January 2024 Recap

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MONTHLY OBSERVATIONS

Mixed Bag of Returns to Start 2024

On the positive side, U.S. economic data continued to point to strength in the underlying growth trajectory. That said, markets expectations for rate cuts were curtailed which led to ample disparity in market returns. Large cap growth once again led the way as the Magnificent 7 carried returns higher and pushed the S&P 500 toward a record high. Small value was a clear laggard with the resurgence of a “higher-for-longer” outlook and rekindling of regional bank fears near the end of the month. Dollar strength dragged on international developed equities, although its modestly positive return was helped by the Japanese equity market, which posted a 4.6% return. Emerging markets were down primarily due to market worries over economic trends in China; the latter was down over 10% in January despite central bank measures to arrest the decline. After a strong couple months’ run, REITS fell with only one positive sector during the month, that being data centers which were up 3.5%.

Fed Points to Rate Cuts in 2024

As expected, the Federal Reserve held rates steady at their January meeting, the fourth meeting in a row with no change. Chair Powell seemed happy with the inflation news from recent quarters, suggesting that more of the same in the coming months could be enough to give the FOMC enough confidence to start cutting rates. Powell largely shut the door on a March rate cut, briefly dampening market spirits though the S&P 500 recovered to hit new all-time highs.

Presidential Primaries Underway

Current odds point to a rematch of former Republican President Donald Trump and the Democratic incumbent, Joe Biden. After the caucus in Iowa and New Hampshire primary in January, Trump led by a wide margin versus the remaining Republican candidate, Niki Haley. Late January’s New Hampshire primary election saw Trump win handily, with 54% of the casted votes vs. Niki Haley’s 43%.

COMMENTARY FROM ASSET MANAGERS

Private Capital Manager

Record amounts of uncalled capital commitments, or “dry powder”, sit idle as fund managers await normalization in forward looking underwriting assumptions for deal makers, who are captive to a finite investment period.

Global Value Manager

The Magnificent 7 stocks have roughly the same market cap as China. What is being missed by investors is that things change. Of the 10 largest companies in the world today, only one (Microsoft) was in the top 10 in 2000. Meanwhile, prominent names in 2000 such as General Electric, Cisco Systems, Nokia, and Intel Corporation, some of the largest companies at that time, all failed to outperform the S&P 500 over the subsequent 10 years.

High Yield Bond Manager

Companies have been holding off on issuing new debt given the higher rate environment. Sixteen percent of the high yield market matures in the next three years; whether issuers come to market or reduce leverage remains to be seen due to strong balance sheets (notably in the energy sector) and investor demand going to the private credit markets.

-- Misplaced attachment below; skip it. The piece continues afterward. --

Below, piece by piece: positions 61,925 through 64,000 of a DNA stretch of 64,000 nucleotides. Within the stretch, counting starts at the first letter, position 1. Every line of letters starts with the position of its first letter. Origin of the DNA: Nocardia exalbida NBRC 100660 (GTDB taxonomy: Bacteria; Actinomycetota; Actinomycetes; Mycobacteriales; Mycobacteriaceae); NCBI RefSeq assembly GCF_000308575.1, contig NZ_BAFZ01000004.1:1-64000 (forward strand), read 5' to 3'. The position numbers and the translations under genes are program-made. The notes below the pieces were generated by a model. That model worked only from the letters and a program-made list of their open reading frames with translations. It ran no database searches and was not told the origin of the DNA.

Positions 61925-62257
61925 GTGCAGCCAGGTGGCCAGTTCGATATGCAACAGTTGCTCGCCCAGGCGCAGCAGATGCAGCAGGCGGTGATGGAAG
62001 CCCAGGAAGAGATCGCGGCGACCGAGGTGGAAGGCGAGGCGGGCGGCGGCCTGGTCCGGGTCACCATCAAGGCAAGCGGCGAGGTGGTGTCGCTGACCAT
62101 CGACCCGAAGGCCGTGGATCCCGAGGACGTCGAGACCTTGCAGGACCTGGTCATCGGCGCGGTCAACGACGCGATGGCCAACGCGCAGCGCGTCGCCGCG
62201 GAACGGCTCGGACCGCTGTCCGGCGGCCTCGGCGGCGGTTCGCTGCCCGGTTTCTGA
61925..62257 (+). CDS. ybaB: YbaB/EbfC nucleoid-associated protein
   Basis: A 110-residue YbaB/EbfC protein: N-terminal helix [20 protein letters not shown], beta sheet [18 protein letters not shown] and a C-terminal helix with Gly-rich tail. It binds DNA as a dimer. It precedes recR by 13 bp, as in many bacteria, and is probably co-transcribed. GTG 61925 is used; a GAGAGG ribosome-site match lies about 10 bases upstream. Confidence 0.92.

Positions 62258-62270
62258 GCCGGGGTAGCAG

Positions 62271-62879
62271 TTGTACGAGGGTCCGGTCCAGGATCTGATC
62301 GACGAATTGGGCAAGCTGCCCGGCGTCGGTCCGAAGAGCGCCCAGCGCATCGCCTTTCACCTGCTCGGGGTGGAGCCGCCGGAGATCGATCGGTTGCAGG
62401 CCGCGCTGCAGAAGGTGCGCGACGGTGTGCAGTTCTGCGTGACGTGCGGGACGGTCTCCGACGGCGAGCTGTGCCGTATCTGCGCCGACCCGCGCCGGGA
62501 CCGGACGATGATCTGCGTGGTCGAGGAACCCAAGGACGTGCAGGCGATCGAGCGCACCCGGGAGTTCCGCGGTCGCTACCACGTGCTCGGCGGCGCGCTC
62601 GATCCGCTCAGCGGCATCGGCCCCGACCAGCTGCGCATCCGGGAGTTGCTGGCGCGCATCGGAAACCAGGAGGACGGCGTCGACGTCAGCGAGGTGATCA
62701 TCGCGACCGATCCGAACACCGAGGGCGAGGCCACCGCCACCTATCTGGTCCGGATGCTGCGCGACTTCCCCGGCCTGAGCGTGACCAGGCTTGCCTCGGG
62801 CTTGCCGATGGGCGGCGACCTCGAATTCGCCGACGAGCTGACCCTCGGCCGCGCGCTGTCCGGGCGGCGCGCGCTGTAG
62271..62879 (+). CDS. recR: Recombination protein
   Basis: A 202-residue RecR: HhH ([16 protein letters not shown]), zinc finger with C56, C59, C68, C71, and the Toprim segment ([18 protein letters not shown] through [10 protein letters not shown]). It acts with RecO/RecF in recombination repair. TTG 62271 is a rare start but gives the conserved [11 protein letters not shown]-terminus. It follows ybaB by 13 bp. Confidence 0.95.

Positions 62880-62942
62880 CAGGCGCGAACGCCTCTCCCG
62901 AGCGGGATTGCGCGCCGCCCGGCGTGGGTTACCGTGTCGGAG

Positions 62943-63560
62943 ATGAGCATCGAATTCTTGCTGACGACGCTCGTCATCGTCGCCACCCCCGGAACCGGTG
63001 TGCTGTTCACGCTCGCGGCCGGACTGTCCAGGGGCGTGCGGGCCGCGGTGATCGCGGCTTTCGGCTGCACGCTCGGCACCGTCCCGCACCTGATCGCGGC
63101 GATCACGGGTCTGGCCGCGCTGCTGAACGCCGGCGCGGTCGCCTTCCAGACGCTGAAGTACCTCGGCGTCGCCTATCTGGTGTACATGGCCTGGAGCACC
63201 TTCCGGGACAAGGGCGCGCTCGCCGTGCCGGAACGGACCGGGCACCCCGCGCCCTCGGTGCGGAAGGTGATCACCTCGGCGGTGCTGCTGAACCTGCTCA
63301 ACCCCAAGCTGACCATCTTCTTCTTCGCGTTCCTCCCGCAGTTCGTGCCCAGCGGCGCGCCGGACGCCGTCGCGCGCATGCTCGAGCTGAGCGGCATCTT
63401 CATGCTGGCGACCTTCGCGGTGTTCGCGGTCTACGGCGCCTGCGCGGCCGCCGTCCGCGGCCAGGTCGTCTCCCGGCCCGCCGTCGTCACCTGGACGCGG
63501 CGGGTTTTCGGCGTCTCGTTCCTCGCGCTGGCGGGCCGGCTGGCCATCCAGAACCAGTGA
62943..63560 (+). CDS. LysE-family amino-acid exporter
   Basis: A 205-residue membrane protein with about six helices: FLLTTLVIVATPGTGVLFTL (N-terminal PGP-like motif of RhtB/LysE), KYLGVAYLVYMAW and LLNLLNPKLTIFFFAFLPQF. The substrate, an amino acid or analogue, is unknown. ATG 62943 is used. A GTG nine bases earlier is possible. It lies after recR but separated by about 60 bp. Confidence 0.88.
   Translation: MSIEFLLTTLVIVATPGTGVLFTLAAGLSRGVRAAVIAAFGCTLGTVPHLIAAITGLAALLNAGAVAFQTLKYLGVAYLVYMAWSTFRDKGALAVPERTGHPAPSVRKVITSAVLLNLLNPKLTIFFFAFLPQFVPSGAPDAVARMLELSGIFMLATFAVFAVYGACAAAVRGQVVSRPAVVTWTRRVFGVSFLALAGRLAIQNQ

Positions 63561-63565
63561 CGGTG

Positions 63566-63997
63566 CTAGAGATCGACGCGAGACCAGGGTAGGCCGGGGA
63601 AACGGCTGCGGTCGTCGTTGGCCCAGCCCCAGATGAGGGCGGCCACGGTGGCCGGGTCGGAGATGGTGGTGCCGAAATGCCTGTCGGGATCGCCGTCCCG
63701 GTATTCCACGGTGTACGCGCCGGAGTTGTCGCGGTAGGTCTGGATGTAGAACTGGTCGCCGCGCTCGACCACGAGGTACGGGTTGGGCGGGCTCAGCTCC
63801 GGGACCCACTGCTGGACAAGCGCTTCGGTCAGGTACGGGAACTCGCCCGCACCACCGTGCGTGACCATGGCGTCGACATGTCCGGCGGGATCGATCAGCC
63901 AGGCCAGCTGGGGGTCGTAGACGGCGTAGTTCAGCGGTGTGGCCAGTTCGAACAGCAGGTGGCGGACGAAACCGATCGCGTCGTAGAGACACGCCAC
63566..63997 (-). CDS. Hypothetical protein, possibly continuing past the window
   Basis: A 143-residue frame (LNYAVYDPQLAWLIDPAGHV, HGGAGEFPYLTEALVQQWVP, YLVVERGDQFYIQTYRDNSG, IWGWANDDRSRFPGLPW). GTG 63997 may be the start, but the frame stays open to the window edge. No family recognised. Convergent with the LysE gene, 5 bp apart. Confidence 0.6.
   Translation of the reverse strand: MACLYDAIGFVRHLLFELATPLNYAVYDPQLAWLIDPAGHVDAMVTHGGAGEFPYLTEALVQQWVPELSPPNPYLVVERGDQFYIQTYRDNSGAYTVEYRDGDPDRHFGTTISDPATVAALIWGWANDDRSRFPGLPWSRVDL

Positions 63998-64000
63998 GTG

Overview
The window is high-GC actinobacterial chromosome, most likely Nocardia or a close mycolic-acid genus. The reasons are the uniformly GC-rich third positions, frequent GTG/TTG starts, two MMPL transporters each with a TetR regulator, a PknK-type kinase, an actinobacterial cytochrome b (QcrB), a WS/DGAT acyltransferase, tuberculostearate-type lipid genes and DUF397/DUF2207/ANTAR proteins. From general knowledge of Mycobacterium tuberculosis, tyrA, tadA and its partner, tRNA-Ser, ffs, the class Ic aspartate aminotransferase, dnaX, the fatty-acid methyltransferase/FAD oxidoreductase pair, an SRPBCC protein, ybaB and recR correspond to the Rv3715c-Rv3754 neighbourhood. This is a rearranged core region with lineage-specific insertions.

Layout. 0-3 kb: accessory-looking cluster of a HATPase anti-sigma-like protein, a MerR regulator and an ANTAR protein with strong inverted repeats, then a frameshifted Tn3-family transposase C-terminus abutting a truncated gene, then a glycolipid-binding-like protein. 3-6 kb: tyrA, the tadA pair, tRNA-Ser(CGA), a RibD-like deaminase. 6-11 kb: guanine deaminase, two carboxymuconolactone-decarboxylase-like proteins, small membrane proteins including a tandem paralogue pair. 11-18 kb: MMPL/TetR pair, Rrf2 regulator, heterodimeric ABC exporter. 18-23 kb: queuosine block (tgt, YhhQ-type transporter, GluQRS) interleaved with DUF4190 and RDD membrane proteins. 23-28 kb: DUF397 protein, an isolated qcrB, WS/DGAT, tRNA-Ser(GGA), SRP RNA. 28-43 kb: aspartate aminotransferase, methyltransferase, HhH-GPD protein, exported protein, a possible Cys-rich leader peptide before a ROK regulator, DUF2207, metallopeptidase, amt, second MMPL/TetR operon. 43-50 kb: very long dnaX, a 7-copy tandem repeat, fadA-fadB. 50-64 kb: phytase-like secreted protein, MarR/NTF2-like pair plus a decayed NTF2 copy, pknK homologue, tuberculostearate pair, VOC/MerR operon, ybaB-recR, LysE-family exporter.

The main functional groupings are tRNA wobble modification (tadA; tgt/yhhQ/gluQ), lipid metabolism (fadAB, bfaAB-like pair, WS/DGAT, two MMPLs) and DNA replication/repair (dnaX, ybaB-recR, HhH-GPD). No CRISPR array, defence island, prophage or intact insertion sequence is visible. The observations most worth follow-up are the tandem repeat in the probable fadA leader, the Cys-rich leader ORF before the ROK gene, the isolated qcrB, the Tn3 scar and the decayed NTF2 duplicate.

DISCLOSURES

© 2024 Advisory services offered by Moneta Group Investment Advisors, LLC, (“MGIA”) an investment adviser registered with the Securities and Exchange Commission (“SEC”). MGIA is a wholly owned subsidiary of Moneta Group, LLC. Registration as an investment adviser does not imply a certain level of skill or training. The information contained herein is for informational purposes only, is not intended to be comprehensive or exclusive, and is based on materials deemed reliable, but the accuracy of which has not been verified.

Trademarks and copyrights of materials referenced herein are the property of their respective owners. Index returns reflect total return, assuming reinvestment of dividends and interest. The returns do not reflect the effect of taxes and/or fees that an investor would incur. Examples  contained herein are for illustrative purposes only based on generic assumptions. Given the dynamic nature of the subject matter and the environment in which this communication was written, the information contained herein is subject to change. This is not an offer to sell or buy securities, nor does it represent any specific recommendation. You should consult with an appropriately credentialed professional before making any financial, investment, tax or legal decision. An index is an unmanaged portfolio of specified securities and does not reflect any initial or ongoing expenses nor can it be invested in directly. Past performance is not indicative of future returns. All investments are subject to a risk of loss. Diversification and strategic asset allocation do not assure profit or protect against loss in declining markets. These materials do not take into consideration your personal circumstances, financial or otherwise

SOURCES

Morningstar Direct as of 01.31.2024

Bloomberg as of 01.31.2024

Manager comments come from discussions with various asset managers and are broad commentary on sectors and not be considered recommendations by any asset manager. These comments do not necessarily reflect strategy allocations or the view or opinion of MGIA or Moneta Group .

DEFINITIONS

The S&P 500 Index is a free-float capitalization-weighted index of the prices of approximately 500 large-cap common stocks actively traded in the United States.

The NASDAQ Composite Index is a market capitalization weighted index with more than 3000 common equities listed on the NASDAQ Stock Market.